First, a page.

Understandably, most of us believe that in order to accomplish something great, you need to do great things. Meaning, large important things.
There's a certain logic to this, but it doesn't fit with reality.
In the real world -- as contrasted with the ideal world constructed in human minds -- important outcomes often hinge on insignificant details.
For example, and as a progressive it's painful for me to think about this, if Hillary Clinton hadn't decided to set up a private email server as Secretary of State instead of relying on her government account, there's good reason to consider that she'd have been elected president in 2016 rather than Donald Trump.
There's a saying, "for want of a nail the kingdom was lost."
Something of great importance may depend on an apparently trivial detail. The saying comes from a longer proverb about a battle during which the loss of a nail in a horseshoe leads to the loss of a horse, which leads to the loss of the rider, which leads to the loss of the battle, which in turn leads to the loss of a whole kingdom.
This relates to chaos theory, a subject I find fascinating.
Basically it involves the sensitivity of large scale systems to minute changes in initial conditions that then multiply over time. Frequently this is referred to as the butterfly effect: a butterfly flaps its wings in Brazil, which creates a tiny atmospheric instability that eventually becomes a hurricane in the Gulf of Mexico.
Today the United States women's soccer team lost to Sweden in a penalty shootout after the teams ended up scoreless after regular play and two extra time periods. A shootout is used to decide a winner.
One by one, players from each team alternate at trying to score from the penalty spot in front of the goal. It's tough for the goalkeeper to stop a shot at such short range, so there's a battle of wits between the player taking the shot and the goalkeeper trying to guess which way to lunge to try to stop the shot.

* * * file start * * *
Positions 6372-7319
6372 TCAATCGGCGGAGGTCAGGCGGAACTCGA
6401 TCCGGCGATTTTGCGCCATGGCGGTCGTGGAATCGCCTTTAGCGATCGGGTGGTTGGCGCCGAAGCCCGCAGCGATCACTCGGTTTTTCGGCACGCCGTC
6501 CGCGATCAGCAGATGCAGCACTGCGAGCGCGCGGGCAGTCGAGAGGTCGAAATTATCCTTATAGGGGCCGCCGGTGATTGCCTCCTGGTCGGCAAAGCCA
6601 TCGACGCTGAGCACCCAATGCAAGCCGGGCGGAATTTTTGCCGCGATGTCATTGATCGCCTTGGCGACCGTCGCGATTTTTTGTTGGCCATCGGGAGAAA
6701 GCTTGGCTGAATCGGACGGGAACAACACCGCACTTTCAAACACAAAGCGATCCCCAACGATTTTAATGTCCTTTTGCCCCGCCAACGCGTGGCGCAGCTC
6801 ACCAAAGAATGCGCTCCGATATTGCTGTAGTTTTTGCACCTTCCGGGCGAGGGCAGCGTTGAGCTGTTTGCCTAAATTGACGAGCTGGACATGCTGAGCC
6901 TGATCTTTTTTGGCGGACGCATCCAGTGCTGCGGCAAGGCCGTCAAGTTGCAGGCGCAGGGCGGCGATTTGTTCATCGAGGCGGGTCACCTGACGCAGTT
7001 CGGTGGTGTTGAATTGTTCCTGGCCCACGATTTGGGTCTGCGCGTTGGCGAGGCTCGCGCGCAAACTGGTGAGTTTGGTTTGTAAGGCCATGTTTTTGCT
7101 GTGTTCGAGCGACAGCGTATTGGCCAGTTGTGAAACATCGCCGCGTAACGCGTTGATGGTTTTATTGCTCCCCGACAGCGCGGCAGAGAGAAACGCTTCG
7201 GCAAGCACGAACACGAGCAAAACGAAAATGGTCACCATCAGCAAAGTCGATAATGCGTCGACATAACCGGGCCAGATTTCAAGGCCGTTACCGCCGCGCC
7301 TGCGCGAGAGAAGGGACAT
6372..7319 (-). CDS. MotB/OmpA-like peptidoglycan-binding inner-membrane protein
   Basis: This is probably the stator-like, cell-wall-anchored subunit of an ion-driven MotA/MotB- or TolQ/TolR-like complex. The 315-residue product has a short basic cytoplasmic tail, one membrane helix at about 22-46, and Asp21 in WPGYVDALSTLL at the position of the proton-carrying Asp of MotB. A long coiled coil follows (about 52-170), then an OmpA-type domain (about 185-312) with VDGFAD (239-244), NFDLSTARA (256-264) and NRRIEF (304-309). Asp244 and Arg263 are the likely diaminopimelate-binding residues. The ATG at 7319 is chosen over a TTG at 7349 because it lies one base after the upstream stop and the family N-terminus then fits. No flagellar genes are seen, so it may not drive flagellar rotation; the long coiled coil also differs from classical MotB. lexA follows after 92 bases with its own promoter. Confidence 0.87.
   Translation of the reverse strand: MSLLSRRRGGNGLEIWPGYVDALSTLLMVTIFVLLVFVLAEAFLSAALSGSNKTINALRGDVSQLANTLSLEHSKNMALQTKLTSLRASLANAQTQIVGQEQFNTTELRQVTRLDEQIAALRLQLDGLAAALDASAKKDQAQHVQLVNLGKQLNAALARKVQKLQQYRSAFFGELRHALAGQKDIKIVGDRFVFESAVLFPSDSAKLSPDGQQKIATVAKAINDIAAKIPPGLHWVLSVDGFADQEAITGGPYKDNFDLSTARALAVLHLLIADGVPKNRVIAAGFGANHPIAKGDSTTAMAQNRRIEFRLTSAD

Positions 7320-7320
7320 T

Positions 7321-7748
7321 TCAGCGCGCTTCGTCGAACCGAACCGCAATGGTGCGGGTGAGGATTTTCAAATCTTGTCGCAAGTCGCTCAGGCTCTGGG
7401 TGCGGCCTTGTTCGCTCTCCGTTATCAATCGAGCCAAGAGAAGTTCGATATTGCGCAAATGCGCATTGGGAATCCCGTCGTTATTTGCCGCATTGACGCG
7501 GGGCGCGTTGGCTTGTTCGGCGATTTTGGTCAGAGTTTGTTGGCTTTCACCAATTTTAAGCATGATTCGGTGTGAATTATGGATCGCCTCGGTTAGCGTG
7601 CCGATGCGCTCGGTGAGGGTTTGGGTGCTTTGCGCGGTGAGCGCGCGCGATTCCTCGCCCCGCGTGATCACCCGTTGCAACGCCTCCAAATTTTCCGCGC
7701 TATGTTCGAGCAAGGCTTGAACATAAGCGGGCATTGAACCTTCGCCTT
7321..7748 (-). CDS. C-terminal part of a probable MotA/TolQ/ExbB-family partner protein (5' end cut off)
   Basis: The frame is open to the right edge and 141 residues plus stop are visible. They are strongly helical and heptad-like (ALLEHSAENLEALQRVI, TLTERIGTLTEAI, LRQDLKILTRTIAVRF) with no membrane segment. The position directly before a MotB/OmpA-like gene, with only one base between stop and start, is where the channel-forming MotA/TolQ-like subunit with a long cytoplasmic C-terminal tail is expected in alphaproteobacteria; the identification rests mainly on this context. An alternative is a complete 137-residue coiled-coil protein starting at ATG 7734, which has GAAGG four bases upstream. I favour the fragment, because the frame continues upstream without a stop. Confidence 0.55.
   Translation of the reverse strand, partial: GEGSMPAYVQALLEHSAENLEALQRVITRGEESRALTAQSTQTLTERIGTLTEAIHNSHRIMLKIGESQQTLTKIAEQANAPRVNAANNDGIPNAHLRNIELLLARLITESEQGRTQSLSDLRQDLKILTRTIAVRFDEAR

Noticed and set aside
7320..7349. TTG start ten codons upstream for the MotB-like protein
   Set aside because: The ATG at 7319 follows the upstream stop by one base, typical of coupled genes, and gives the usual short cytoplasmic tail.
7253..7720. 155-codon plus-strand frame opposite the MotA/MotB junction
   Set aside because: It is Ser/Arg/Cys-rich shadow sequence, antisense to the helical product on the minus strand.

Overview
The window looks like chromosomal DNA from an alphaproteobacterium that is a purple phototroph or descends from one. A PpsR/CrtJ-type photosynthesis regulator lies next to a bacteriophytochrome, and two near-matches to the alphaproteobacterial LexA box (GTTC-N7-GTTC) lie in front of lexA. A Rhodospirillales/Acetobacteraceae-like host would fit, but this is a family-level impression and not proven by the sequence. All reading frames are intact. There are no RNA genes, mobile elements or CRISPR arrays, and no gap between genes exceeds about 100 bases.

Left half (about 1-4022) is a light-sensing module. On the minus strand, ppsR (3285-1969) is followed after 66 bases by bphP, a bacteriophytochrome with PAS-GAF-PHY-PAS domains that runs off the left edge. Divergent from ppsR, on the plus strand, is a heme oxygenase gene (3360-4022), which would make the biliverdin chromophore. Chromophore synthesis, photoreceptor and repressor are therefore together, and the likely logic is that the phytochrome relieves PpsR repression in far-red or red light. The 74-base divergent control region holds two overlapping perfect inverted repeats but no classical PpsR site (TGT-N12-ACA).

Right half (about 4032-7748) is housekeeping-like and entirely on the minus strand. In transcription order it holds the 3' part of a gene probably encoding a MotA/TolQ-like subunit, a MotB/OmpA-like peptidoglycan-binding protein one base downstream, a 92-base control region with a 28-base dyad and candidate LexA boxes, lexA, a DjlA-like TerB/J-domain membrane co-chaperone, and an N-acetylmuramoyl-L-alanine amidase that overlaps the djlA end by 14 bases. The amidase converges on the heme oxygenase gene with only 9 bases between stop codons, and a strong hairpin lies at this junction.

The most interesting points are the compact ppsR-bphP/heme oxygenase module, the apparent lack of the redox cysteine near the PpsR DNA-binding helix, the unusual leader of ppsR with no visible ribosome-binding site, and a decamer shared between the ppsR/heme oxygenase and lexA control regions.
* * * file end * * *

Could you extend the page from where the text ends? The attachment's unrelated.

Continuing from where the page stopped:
You can see the United States-Sweden penalty shootout in this 7:39 long YouTube video.
After a strong start by the US and Sweden, there were misses-by-a-mile by players from both teams. But what really struck my eye was the shot by a US player that bounced off a crossbar and the even more amazing failure of the US goalkeeper to prevent a goal that she seemed to have stopped, but which technology revealed just barely crossed the goal line.
Here's a screenshot from the video:
The ball crossed the goal line by the narrowest of margins before the US goalkeeper swatted it away on a second try after it rebounded following her first attempt to block it.
And that decided the match. Which ended the US women's team competition in the World Cup at the earliest stage ever and dashed their chance to win three World Cup championships in a row.
Such is life. Large outcomes often are determined by very small influences. Sure, the US team would have won if several players hadn't kicked the ball well over the net in the shootout. Those were big mistakes.
But I suspect that the image which will haunt the US team is the one above. How the soccer ball ended up in precisely the right location to give Sweden the victory after taking an unlucky (for the US) or lucky (for Sweden) bounce off of the goalkeeper's hands.